This small shop does online-only releases for marketers on a budget. For $99, they’ll distribute your release to a healthy handful of sources and track the results in one place. I also Google News Guarantee PR service found the customer support quick and helpful, and Merrick Lozano, one of the founders, replied personally, adding a nice “mom ‘n pop shop” feel.
The downside was that the links in the release were designated “no-follow” by the sites that picked up the release, object rendering the blog post minimally valuable from an SEO perspective.
This business are a bit more established, and it feels that way. I was issued a merchant right away and was promptly upsold to their $200 distribution package, as the lower-end packages didn’t include embedded links, which incontrovertibly eliminates any SEO value the blog post might have for my client.
The release got slightly more pick-up than what I saw through PRLeap, though the sites that ran the release are not particularly exciting. One exemption was SFGate, which kept the embedded links and graciously did not add “rel=nofollow, inch thus keeping SEO juice in one piece.
One thing that surprised me about PRLeap was the lack of canceling tools for online-only releases at the time of writing. When i asked my PRWeb repetition how far better report on where my blog post was picked up, he suggested searching Google.
This is a real-deal newswire distribution toolset. To be fair, the blog post I submitted via ADVERTISING Newswire cost north of $700 before targeting add-ons (i. e. targeted lists of journalists), and it decided over the live newswire to press rooms around the country, while I tested out the other services for online-only releases, so my comparison isn’t designed to be an apples-to-apples look at which distribution tool is the best value.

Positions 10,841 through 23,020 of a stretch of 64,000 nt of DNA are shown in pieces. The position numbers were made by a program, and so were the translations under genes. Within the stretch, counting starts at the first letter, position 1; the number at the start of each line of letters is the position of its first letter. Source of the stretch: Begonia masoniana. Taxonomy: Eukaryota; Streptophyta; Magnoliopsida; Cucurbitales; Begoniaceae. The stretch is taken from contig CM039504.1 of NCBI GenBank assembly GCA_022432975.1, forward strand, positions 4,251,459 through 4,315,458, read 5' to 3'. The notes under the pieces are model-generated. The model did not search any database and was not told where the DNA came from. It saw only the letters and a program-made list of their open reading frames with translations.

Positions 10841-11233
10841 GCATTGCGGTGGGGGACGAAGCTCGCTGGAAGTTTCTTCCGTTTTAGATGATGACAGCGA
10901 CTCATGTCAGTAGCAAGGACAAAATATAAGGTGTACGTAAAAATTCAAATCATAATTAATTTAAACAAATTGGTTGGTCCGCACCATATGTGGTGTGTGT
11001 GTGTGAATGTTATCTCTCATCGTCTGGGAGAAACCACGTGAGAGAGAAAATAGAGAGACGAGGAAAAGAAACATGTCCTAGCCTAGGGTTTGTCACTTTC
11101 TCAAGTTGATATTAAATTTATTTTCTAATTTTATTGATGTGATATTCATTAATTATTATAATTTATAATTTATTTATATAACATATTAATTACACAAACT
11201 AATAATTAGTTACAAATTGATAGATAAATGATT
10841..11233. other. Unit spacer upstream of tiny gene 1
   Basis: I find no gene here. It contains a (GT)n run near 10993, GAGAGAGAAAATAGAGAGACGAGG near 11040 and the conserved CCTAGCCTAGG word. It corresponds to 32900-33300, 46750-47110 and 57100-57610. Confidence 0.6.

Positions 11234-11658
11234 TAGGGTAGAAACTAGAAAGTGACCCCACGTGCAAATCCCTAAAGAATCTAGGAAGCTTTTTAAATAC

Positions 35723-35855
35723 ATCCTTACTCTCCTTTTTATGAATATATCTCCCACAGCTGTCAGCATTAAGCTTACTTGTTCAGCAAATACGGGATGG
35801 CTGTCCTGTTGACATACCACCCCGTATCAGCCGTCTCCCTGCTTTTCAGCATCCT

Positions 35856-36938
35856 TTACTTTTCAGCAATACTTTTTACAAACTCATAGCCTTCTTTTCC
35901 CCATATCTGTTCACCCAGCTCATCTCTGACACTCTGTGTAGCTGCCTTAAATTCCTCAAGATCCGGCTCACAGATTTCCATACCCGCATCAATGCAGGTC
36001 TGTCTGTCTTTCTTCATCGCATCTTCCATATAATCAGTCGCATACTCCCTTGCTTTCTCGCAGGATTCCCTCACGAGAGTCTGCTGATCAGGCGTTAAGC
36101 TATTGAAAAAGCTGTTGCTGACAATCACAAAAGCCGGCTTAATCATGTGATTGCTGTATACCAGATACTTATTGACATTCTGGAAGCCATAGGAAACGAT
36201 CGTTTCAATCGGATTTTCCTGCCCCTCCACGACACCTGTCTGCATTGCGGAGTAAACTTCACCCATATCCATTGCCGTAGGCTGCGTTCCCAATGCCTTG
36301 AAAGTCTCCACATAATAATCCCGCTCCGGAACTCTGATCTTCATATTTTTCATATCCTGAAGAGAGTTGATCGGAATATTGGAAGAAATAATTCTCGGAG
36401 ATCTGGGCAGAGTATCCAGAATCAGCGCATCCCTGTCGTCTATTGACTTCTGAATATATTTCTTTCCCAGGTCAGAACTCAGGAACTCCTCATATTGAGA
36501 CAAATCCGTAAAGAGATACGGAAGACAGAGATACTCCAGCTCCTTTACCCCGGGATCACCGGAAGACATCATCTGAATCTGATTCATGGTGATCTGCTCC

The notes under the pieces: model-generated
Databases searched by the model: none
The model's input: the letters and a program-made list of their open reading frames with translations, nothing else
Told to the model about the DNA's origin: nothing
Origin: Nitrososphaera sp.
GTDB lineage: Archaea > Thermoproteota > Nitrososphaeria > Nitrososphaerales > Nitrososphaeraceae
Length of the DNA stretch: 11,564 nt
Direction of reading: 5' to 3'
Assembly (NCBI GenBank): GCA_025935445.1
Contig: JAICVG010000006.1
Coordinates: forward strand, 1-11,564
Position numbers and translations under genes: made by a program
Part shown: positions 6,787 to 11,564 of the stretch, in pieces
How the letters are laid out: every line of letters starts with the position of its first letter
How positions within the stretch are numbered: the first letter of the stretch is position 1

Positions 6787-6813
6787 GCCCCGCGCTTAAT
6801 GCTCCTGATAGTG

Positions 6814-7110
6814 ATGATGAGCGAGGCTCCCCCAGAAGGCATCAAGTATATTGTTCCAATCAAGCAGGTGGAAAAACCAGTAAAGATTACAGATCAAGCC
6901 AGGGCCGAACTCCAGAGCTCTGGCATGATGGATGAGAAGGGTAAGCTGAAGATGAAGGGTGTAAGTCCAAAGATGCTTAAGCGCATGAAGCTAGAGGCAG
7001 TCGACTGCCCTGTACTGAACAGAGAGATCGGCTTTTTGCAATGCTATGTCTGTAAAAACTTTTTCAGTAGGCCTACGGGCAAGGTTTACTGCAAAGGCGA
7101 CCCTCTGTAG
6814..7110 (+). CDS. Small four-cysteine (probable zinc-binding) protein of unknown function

ADVERTISING Newswire vets its users heavily. I had to submit various documents and prove I have a real company to gain approval for their service, but once I was onboard, I was issued a merchant and a merchant account manager, both of whom were helpful and reasonably quick to respond to my inquiries.
My consumer’s blog post was picked up on over 230 websites. With 4 links to their site in the blog post, you can do the mathematics — what a pretty solid linkbuilding effort!
Now, here are a few guidelines for blog post distribution.
1) The best days to send are Tuesday, Wed and Thursday. Earlier is preferable to later, but stay away from the open and close of the market, 9: 30 am and 4: 30 pm hours Eastern. Off times can help (10: 08 am instead of 10: 00 am).
2) It’s best to have 1 link for every 100 words of your release, roughly. Too many links can come off as spammy.
3) For SEO value, work in links to your site using text that describes what you do. If you’re Venturebeat, don’t link the word “Venturebeat. com” in your blog post — discover a way to make tech news or innovation news the main link.